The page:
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Smartphones and sensors could spell an end to ticket lines at transport hubs

Key Points
  • The last few years have seen a range of technologies change the way we pay for public transport.
  • Hitachi Rail is developing technology that could remove the need for queues at train stations. 
Simon Dawson | Bloomberg | Getty Images

Hitachi Rail is developing technology that may remove the need for ticket barriers at train stations.

The company hopes that the prototype tech, which is at the testing stage, could use sensors on a train to detect an app on passengers' phones that would act as a ticket.

Depending on what stops they get on and off at, travelers would be automatically charged a fare without needing to take their phone out of their bag or pocket.

In an announcement Monday, Hitachi Rail said this system would signal an end to lines at barriers and ticket machines.

The firm added that a "rigorous" testing program would take place with Italian public transport company Trenito Transporti. It also hopes to introduce the technology to the U.K.'s bus, tram and train networks.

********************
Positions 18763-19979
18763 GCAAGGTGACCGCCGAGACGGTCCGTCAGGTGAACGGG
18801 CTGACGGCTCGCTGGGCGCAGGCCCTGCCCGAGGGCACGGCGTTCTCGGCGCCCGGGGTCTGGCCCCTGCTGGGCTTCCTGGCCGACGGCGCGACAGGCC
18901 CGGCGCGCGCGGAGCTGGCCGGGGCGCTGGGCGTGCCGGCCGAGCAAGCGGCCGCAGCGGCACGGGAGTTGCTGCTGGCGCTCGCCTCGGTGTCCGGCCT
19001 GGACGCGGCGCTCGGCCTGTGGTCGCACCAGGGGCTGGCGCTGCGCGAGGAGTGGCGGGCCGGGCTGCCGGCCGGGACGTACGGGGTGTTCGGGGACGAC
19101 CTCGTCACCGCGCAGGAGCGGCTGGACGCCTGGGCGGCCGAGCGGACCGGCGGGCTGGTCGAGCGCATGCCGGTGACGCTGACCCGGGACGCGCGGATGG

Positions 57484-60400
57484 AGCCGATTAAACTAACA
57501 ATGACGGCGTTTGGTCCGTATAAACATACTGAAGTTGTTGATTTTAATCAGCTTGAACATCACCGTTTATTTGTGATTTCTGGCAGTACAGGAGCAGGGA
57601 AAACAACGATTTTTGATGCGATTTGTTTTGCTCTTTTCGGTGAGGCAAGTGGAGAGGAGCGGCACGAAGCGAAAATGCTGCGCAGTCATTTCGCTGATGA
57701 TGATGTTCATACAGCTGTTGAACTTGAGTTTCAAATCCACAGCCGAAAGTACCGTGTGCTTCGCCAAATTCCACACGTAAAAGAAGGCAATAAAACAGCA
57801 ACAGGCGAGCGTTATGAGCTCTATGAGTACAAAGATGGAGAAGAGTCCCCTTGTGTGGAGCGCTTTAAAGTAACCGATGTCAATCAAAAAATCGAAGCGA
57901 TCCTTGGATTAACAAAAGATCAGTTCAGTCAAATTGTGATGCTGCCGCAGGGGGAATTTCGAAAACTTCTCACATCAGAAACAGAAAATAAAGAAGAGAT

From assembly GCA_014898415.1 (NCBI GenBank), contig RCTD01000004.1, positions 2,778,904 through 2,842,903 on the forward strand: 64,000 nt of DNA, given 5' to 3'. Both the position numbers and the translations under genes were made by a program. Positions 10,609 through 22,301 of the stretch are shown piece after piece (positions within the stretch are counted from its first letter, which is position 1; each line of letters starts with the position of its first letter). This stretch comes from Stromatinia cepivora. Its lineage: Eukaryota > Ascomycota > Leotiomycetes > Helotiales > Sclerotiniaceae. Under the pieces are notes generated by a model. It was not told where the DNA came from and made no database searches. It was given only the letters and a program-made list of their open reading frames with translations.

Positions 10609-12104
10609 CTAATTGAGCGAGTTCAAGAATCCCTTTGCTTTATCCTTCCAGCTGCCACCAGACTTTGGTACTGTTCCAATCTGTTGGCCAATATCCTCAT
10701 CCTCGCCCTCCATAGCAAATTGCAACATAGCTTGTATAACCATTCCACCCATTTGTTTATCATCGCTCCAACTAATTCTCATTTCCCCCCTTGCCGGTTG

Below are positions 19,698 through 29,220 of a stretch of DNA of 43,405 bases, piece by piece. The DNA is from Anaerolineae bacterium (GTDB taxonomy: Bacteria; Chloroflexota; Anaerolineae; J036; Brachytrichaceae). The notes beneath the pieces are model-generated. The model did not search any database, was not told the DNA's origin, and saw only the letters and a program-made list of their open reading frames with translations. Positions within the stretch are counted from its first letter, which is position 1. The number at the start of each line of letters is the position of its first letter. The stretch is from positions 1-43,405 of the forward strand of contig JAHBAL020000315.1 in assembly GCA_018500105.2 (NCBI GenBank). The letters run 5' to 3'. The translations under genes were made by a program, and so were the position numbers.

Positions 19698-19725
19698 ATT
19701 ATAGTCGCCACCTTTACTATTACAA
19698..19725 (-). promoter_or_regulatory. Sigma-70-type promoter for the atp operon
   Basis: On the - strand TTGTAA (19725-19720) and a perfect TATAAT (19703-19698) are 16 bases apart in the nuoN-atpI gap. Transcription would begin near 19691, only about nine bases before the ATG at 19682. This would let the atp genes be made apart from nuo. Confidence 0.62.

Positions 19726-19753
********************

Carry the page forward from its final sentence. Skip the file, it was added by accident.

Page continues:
"We are now beginning to test this technology and looking at the possibility of one app working across large stretches of a country," Karen Boswell, the managing director of Hitachi Rail, said in a statement.

"For example, a passenger could use the app to take a bus in their local town and a train elsewhere in the country all in one day," Boswell explained.

The last few years have seen a range of technologies change the way passengers pay to use public transport.

In London, for example, people can pay for journeys on the city's tube and overground network using paper tickets, contactless cards and their smartphone.

Why contactless cards haven't caught on in the U.S.